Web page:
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Old 03-14-2017, 06:15 PM   #1
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Any Perkins Mechanic's out there

On my previous boat. It had twin 453 N Detroit. When I had them rebuilt the mechanic told me after cruising for 3 or 4 hours I needed to put it wide open for 3 to 4 minutes to blow it out and then go back to cruising speed for fuel economy. Did that all the way from Keys to Pensacola and it ran great. Question is. Should I run the little Perkins 4.108 the same way.
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Old 03-14-2017, 06:29 PM   #2
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Your little Perkins is old school diesel she would have served you and others very well till now just plodding along so why start playing with nature when something ain't broke
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Old 03-14-2017, 06:45 PM   #3
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Our boat was originally powered by a Perkins 4-154 (58 hp). Your engine is around 48 hp as I recall. We re powered with a Perkins 4-236 (85 hp) This to establish that over the years of owning this boat and prior boat with 85 Hercules, there was never a time that I ran or run my engine wide open for any period of time. All of these engines ran or run at about max torque (load) therefore are not running 'light'. There is a consistant load on the engine.

Now, as a counter situation, were we to troll for salmon say, at 500-600 RPM for hours as many commercial fishing boats as well as pleasure boaters, the initial increase in speed following the ending of the days fishing to operating RPM, the expectation the engine has loaded up is true. However, I'd say it rare that a operator takes the RPM beyond his normal operating RPM range specifically to burn off the build up. It may be happening just not aware of discussing as a subject with operators.

The condition of the built up exaust smoke IS OFTEN a subject as the various hues of exaust can be indicators of engine condition. Black smoke,(Over fuel or pooling fuel unless you are turbo, that can be a expectation dumping excess fuel) Blue smoke( Ring wear, valve guide wear), White(Cooling system leak) smoke all are symbolic of potential clue to what is happening.
It would be suspect that you running your engine as the mechanic suggest, would yield one of these . As a habit? What ever turns your crank. If you are comfortable doing the occasional run up continue.

These comments are based on my personal observations and discussions. Open to counter comments to make the thread interesting

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Old 03-14-2017, 10:02 PM   #4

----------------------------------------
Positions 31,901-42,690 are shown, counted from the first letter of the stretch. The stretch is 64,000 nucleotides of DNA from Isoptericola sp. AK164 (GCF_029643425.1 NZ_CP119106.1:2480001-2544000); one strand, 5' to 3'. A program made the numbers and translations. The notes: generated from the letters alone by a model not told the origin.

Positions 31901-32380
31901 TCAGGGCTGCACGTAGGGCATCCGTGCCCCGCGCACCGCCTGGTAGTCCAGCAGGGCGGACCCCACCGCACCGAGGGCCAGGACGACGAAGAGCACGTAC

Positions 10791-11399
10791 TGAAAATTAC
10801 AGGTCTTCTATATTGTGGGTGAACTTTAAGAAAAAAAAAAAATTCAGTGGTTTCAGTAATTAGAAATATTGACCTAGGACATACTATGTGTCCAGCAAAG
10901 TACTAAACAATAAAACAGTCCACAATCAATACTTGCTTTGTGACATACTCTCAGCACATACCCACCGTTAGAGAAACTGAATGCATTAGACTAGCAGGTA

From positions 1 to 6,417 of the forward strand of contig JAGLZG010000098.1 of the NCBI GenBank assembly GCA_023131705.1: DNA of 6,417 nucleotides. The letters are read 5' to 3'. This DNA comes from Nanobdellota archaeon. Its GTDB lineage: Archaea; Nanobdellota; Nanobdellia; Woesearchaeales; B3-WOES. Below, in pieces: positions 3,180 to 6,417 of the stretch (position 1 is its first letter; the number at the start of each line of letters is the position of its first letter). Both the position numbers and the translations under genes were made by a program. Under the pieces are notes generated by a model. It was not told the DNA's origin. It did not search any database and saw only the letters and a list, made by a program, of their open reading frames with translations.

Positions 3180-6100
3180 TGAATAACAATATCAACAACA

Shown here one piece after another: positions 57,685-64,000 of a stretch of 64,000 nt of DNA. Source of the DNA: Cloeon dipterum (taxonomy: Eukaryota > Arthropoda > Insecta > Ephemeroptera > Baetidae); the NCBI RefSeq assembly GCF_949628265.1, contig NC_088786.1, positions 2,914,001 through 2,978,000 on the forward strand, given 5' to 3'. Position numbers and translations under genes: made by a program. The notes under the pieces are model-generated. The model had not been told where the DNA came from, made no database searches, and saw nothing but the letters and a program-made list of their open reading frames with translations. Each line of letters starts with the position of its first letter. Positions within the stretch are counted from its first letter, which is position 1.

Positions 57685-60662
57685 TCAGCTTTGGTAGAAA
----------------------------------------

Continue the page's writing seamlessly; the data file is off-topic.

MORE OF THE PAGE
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We have the big brother of the Perkins 4's, twin 6.354's. And like previous posters stated, while fishing, they do load up a bit when you're idling for extended periods. But it would be seldom that we don't bring the engines up to full cruise speed, 2400 rpm for us, for an extended period of time returning to the marina and before shutting them down. This pretty well cleans them out.

Unlike an engine in a land vehicle, Perkins engines in boats are supposed to be propped to not exceed the manufactures maximum operating RPM at full throttle, 2800 rpm for us. Running them up to max. Intermittent operating speed for a reasonable period of time, does not damage the engines, (according to the Perkins manual I think it's 1 hour). You're burning more fuel, but not going much faster.

I don't know that running them 400 rpm faster for a few minutes really does much more to clean them out. I do run mine up occasionally for maybe 20 minutes, just to see if they heat up. That's often the first indication that you have a pump/impeller issue or cooling system blockage.

But you aren't hurting them either way. So if it makes you feel good, DO IT !

PS: There is a Perkins Operation Manual in the Library that covers your engines. If you don't have it, it's there to download.
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Old 03-15-2017, 07:53 AM   #5
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Thanks guys.
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Old 03-15-2017, 07:04 PM   #6
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Edelweiss,
Your engine is supposed to turn a MINIMUM of 2800 rpm in gear WOT, not maximum.
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Old 03-15-2017, 08:17 PM   #7
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Quote:
Originally Posted by kapnd View Post
Edelweiss,
Your engine is supposed to turn a MINIMUM of 2800 rpm in gear WOT, not maximum.
I understand what you're saying and I think we're saying the same thing, it's semantics.

However for clarity, the Perkins Operator and Shop Manuals only refer to "Maximum Intermittent Speed" and "Maximum Continuous Speed."

Page 33 and 34 Perkins Operation Manual:
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